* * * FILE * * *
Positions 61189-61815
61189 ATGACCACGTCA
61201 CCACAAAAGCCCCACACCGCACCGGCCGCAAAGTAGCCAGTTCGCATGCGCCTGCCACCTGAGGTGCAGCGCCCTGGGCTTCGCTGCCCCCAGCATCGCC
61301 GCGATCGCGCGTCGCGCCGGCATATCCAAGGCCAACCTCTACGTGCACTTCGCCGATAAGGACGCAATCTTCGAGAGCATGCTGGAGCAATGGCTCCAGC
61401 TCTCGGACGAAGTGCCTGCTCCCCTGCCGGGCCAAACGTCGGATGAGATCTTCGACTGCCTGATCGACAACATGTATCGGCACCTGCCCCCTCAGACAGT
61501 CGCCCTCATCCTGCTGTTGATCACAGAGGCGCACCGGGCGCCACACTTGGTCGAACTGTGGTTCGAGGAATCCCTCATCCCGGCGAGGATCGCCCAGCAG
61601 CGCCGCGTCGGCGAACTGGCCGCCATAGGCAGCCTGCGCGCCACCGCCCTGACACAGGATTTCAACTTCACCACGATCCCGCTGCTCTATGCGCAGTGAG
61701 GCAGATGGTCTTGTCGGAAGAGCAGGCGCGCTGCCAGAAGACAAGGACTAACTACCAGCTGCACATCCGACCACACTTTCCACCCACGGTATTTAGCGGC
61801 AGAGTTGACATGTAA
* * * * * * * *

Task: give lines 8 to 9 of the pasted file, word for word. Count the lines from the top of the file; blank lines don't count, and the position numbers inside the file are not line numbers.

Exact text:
61701 GCAGATGGTCTTGTCGGAAGAGCAGGCGCGCTGCCAGAAGACAAGGACTAACTACCAGCTGCACATCCGACCACACTTTCCACCCACGGTATTTAGCGGC
61801 AGAGTTGACATGTAA